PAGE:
On Friday, December 13th, U-32’s Health teacher, Meaghan Falby, sat at her desk packing up for the last weekend before winter break. U-32s Associate Principal, Jody Emerson walked into her room. Falby was about to have the answer she had been waiting to hear for six years: the WCUUSD School Board approved a policy around condom accessibility at U-32. 

U-32’s “Are You Into It” club was created 3 years ago. Falby said the club was created by, “a really passionate group of kids (who) wanted to talk about a safe culture of consent.” They brought up the conversation of having access to condoms at school. Two members of “Are You Into It,” Bailey Morse and Iona Bristol, took charge of creating a proposal for the policy of condoms, lube, and dental dams to be offered at U-32 for all students 7-12. 

Morse and Bristol worked with the head educator of Planned Parenthood of New England, Andria Nicolette. Andria has also helped many schools, like Harwood and Spaulding. Under the new policy, Planned Parenthood will supply U-32 with all condoms, dental dams, and lube at no cost to the school. 

 

Falby says she never wanted it to be the “Health Teacher Show.” She “wanted the kids to go to the community or the school board and tell them that it is their right to have access to safer sex supplies.” The hope, Falby said, is for “kids advocating for themselves and normalizing the conversation.” 

Meg said the new policy also brings up the conversation of having safe sex, something not many people feel comfortable talking about. The idea is to educate the students at U-32 in a safe environment.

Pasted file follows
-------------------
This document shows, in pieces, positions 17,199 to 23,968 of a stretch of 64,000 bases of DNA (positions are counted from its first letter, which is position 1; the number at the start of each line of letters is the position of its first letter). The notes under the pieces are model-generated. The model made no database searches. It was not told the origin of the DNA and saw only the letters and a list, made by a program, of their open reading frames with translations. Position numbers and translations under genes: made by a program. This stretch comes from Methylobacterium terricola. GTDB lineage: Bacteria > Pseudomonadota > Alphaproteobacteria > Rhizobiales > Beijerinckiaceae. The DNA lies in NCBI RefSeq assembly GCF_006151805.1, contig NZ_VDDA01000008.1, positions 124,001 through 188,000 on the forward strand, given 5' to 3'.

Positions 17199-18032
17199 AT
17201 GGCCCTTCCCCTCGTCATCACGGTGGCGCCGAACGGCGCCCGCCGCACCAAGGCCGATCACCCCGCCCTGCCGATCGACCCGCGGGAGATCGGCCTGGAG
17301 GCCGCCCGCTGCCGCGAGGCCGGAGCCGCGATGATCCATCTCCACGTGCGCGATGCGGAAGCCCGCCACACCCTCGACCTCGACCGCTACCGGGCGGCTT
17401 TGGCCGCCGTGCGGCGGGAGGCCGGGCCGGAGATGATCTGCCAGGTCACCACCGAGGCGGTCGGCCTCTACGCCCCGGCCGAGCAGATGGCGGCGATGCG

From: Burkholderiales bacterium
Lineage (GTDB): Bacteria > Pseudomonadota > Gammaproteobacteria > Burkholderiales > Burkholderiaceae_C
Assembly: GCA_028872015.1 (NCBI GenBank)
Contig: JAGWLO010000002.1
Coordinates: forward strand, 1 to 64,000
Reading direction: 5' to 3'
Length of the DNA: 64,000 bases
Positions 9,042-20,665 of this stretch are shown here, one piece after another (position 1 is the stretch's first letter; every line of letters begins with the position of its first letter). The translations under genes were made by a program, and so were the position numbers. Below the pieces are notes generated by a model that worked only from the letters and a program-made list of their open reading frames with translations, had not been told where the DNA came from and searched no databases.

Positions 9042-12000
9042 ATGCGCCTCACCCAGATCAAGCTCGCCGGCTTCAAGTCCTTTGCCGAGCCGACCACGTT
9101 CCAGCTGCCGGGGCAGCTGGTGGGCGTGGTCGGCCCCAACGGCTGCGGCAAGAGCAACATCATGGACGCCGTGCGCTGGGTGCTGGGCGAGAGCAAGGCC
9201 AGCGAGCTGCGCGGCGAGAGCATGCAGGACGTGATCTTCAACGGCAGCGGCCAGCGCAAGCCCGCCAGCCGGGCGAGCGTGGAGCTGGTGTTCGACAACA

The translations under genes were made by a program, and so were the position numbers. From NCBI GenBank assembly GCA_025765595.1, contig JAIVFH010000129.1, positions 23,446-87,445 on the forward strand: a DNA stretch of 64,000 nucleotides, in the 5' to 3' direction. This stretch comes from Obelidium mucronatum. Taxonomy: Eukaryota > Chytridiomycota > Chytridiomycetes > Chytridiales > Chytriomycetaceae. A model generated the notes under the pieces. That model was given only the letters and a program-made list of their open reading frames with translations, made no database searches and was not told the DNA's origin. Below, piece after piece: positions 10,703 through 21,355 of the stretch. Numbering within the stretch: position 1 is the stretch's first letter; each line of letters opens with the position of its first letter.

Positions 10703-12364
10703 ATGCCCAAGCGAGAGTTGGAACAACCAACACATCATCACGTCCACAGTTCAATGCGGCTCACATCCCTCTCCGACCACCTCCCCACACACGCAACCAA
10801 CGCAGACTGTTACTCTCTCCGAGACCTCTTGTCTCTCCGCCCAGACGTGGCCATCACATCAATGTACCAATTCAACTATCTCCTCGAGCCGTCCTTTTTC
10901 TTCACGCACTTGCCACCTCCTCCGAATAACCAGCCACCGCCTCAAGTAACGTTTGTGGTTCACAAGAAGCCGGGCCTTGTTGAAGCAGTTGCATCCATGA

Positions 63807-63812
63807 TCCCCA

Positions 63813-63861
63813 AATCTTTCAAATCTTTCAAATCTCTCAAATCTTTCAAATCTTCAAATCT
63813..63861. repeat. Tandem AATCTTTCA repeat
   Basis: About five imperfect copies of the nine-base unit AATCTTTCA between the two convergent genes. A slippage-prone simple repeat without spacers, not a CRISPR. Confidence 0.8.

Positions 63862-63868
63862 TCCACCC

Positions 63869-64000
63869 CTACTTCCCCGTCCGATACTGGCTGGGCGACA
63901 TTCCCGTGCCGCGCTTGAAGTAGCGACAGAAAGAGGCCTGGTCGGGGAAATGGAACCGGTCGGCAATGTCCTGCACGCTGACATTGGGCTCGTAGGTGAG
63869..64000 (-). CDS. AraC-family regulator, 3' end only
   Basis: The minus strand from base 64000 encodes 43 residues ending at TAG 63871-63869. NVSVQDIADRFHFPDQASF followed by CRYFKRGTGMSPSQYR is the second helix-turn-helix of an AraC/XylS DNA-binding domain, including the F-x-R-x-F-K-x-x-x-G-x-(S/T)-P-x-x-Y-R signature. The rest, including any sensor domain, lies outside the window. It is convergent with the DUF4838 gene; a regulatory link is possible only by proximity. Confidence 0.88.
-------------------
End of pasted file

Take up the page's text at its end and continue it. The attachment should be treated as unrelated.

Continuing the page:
“If we’re teaching the whole child,” Falby said,  “then we need to teach them about health education, and sometimes that means sex education.” 

STIs, which stands for sexually transmitted infection, are at an all-time high right now. The Centers for Disease Control and Prevention (CDC) estimates that there are approximately 20 million new STI infections each year in people 15-24. Conversations about having safer sex and using a condom properly will hopefully lower the number of people getting STIs.  

 

Falby said it is important for students to be informed so they don’t spread STIs and cause unwanted pregnancies. Many mishaps can happen during intercourse; one example of this is when the vaginal canal is not properly lubricated and microscopic tears occur. Likewise, the condom could break or rip during intercourse when there is too much friction and not enough lubricant, which could lead to unwanted pregnancies and the spread of STIs.  

It’s still not been decided how the condoms, lube, and dental dams will be distributed at U-32. “I want it to be out and visible,” Falby said, “I don’t want it to be hidden in the dark.” Each of the three items will come with instructions on how to use it and what the risks of using it are. While the purpose of condoms is well-known, dental dams and lube may not be as widely understood.  Falby explains that all schools that have a “condom” policy offer all three things, stating, “Not everyone has a penis and not everyone’s going to have sex with a penis.”

When asked, most students understand what condoms are for and agree with their accessibility at U-32.  According to one senior, students “will have sex regardless if they have a condom or not– at least now they will have the option to be safe.”